Russia's oil exports rose in November ahead of a Dec. 5 price cap imposed by the G7, the European Union and Australia to curb Moscow's wartime revenue, the International Energy Agency (IEA) said on Wednesday.

However, lower global prices and steeper discounts for Russian oil meant Moscow's revenue fell by $700 million to $15.8 billion, the IEA said.

The Paris-based energy watchdog said it continues to expect the price cap to reduce Russia's oil output by 1.4 million barrels per day (bbl/d) next year. Russian output has consistently outstripped IEA predictions of blows to its output and exports.

"While lower oil prices come as a welcome relief to consumers faced by surging inflation, the full impact of embargoes on Russian crude and product supplies remains to be seen," the IEA said.

China is still headed for a contraction of its oil demand by 400,000 bbl/d to 15.4 million bbl/d this year, the IEA added, before recovering by almost a million bbl/d in 2023.

Global economic challenges and concerns over demand in top oil importer China have helped erase most oil price gains this year, but the IEA said demand in some areas was surprisingly robust.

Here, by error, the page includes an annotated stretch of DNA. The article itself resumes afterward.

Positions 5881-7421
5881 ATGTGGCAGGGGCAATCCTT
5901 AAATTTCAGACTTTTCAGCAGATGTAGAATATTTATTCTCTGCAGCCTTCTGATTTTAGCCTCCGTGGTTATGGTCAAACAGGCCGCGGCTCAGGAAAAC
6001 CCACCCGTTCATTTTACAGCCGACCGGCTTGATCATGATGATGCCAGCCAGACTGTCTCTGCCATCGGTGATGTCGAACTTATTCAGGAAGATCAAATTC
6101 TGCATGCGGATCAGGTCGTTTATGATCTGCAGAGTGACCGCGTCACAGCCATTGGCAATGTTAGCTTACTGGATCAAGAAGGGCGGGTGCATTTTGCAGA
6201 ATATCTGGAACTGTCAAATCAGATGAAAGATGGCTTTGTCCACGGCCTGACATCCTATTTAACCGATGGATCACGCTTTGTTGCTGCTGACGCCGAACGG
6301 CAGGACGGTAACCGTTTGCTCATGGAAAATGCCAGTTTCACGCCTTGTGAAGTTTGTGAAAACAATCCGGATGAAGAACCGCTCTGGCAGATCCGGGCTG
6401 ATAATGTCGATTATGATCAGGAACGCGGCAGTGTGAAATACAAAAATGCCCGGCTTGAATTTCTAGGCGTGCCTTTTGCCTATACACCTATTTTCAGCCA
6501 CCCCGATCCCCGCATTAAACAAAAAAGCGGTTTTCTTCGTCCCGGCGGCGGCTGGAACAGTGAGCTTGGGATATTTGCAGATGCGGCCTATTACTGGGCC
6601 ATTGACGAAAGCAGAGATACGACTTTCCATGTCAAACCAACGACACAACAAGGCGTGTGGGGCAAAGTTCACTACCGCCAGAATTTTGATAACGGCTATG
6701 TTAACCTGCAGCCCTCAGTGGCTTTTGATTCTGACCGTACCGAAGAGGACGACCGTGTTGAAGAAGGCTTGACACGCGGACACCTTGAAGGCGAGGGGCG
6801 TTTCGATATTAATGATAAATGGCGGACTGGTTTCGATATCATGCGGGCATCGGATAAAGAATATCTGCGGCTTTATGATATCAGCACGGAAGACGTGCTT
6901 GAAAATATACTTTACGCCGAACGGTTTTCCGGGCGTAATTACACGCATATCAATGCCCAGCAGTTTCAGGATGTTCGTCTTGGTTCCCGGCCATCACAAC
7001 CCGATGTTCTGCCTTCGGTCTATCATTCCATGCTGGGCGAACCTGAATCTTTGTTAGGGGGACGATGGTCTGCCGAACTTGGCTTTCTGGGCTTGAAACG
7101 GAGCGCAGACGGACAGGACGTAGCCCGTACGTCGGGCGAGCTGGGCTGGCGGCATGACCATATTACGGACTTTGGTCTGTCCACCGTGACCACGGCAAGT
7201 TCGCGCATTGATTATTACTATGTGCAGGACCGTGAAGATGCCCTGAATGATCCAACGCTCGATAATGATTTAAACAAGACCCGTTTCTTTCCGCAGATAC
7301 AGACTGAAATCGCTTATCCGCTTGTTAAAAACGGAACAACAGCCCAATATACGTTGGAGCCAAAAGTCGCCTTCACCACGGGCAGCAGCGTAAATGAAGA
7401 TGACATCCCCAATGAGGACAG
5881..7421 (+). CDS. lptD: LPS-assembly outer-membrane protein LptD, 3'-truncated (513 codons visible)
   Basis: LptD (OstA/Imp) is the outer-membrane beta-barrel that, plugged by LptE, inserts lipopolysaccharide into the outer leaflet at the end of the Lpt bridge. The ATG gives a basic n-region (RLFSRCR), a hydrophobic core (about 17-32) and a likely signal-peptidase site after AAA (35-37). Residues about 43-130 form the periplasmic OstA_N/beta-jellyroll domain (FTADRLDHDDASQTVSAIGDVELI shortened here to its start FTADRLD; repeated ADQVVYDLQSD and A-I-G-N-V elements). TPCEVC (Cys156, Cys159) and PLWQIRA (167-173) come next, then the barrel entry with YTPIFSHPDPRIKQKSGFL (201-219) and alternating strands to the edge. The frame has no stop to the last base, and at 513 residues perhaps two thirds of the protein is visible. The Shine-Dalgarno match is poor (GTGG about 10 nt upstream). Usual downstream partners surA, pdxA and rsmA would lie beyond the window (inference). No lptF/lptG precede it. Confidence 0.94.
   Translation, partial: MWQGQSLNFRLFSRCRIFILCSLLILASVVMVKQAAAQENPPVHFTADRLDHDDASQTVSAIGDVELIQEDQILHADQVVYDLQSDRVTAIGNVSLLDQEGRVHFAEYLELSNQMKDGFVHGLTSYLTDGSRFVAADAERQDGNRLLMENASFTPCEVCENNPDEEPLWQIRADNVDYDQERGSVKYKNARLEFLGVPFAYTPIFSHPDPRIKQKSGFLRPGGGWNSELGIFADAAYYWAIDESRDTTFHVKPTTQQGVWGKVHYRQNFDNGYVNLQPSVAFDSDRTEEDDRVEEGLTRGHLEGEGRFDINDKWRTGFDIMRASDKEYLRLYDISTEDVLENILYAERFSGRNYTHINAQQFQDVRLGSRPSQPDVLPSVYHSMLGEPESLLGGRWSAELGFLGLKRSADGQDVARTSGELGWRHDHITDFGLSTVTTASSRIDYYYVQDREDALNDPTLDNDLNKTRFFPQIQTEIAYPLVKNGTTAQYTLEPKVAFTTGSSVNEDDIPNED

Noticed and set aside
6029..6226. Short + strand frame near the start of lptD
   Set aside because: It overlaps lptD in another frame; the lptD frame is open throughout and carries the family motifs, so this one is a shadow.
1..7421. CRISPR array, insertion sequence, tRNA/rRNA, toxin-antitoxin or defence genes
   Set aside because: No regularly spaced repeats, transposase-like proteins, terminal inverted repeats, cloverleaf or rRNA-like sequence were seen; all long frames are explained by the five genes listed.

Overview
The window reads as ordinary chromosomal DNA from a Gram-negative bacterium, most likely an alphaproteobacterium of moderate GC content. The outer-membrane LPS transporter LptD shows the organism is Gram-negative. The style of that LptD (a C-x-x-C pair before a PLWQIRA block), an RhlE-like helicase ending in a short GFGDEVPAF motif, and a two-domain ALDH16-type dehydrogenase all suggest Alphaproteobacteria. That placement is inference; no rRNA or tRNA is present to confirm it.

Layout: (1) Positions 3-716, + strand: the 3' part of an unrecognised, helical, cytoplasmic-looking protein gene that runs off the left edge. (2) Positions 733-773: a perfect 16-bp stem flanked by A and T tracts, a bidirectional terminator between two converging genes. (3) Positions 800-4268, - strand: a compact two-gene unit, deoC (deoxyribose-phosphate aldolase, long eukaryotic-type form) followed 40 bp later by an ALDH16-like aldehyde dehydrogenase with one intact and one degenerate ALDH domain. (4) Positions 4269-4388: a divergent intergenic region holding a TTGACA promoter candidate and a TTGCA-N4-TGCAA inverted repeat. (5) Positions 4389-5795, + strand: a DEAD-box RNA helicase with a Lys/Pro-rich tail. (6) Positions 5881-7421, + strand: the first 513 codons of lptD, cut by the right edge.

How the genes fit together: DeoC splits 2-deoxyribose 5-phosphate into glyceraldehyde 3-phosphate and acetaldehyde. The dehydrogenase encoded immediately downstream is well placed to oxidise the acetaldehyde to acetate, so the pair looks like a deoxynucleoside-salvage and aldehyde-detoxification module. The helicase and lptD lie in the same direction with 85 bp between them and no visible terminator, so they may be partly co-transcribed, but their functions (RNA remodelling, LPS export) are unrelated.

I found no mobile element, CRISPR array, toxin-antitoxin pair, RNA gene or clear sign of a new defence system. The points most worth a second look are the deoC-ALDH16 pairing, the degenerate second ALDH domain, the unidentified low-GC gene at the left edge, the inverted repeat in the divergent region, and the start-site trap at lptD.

China, India and the Middle East picked up some of the slack left by flagging oil uptake in Europe and elsewhere in East Asia, the IEA said.

"While restriction levels in (China) remain high, the stage is now set for a progressive reopening in 2023. We have raised our estimates for 2022 and next year’s growth by 50,000 bbl/d and 40,000 bbl/d, respectively."

The data prompted the IEA to raise its estimate for oil demand growth this year by 140,000 bbl/d to 2.3 million bbl/d and for next year by 100,000 bbl/d to 1.7 million bbl/d for a total of 101.6 million bbl/d.

"As we move through the winter months and towards a tighter oil balance in Q2 2023, another price rally cannot be ruled out," the IEA said.